Swinton may have relied upon his memory or a previous statement about the early days and did not check the date. In 1924, he had referred to Carey's instrument as being the first he knew of, described in 1880. A likely explanation for this change of date appears in a letter by Swinton published in June 1929. He refers to "the method of television proposed by G. R. Carey, an American, and dated 1875 according to La Television Electrique, by A. Dauvillier, and published much later, in 1928, by La Revue Generale de L'Electricite..."  Since this article appeared in January that year, it seems evident that Swinton preferred the earlier date from this source, especially in view of his esteem of "Dauvillier's very comprehensive survey of television inventions."

Carey states in his own account of his invention (drafts of which are contained in the archive) that he first became interested in the photo-electric properties of the element selenium in 1873 and that the idea that for transmitting images utilizing these properties did not occur until 1876 and the actual device was invented and constructed in 1877.

A preview of Carey's plans appeared in a short editorial notice in the May 17, 1878 issue of Scientific American, "We have recently on one or two occasions alluded to the telectroscope invented by M. Senlecq of Ardres. We now have before us several devices (which) are the invention of Mr. George R. Carey, of Boston, Mass. Perhaps the most curious of these instruments is the selenium camera obscura, which is capable of transmitting telegraphically an image of any object and making a permanent impression at a distant point." A more detailed article appeared in Scientific American in the June 5, 1880 issue, this "permanent impression" was to be obtained by the usual electrochemical process.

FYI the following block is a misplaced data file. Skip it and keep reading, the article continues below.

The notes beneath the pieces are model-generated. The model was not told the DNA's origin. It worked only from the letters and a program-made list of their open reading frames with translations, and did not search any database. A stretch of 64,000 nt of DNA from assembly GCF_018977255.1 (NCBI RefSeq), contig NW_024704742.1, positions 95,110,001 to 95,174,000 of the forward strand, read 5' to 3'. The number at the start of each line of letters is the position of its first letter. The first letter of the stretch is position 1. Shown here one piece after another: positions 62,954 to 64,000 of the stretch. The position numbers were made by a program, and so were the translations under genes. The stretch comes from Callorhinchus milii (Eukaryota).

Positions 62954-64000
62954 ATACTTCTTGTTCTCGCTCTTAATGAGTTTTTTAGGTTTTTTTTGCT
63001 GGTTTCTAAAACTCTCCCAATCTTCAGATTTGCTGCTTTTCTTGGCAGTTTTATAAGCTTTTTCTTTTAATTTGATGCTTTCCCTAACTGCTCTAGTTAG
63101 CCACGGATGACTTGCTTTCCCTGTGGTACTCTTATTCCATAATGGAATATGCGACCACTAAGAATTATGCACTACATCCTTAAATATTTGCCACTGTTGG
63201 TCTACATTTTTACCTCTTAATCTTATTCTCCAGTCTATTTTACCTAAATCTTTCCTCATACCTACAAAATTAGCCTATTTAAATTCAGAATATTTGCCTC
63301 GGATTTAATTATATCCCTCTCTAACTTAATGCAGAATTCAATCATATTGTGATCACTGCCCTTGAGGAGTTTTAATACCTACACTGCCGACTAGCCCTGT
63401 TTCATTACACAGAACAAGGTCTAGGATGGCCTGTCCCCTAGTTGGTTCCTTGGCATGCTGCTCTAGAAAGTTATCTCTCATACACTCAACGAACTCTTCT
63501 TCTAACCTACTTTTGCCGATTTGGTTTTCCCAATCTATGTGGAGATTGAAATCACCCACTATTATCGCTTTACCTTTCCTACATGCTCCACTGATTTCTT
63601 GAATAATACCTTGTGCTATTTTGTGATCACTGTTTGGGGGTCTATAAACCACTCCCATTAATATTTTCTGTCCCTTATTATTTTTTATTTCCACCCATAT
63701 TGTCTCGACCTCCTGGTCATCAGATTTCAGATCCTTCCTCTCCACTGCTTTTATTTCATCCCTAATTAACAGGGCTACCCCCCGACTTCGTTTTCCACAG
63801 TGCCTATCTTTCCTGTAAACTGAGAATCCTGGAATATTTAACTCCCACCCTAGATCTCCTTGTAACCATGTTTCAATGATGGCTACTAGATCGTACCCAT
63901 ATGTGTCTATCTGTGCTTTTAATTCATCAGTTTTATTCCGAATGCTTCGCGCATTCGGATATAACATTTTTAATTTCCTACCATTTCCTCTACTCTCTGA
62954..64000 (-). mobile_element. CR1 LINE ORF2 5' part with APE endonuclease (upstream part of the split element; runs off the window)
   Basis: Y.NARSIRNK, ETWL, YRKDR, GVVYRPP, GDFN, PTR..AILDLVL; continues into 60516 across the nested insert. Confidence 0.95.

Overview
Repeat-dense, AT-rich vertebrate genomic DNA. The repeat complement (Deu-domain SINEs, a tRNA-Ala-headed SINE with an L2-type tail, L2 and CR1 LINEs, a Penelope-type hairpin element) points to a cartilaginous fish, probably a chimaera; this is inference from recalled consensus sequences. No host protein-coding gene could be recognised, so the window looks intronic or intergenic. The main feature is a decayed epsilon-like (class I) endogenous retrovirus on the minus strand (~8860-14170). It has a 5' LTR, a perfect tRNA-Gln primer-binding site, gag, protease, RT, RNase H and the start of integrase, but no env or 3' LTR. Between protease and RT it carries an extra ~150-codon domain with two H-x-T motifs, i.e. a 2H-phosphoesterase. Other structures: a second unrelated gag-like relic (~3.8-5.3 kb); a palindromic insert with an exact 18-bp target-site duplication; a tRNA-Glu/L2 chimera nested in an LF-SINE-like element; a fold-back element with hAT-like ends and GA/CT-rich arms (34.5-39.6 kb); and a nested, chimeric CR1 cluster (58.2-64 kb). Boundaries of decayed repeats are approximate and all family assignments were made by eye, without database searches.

In Carey's Patent application for his "new mode of telegraphing," No. 6942, filed on April 7, 1880, he states that he invented his first Selenium Camera in January of 1877. The application outlines the progress of his work up to that time, various improvements as well as specifications for the apparatus, and contains signed affidavits from various witnesses who saw his designs.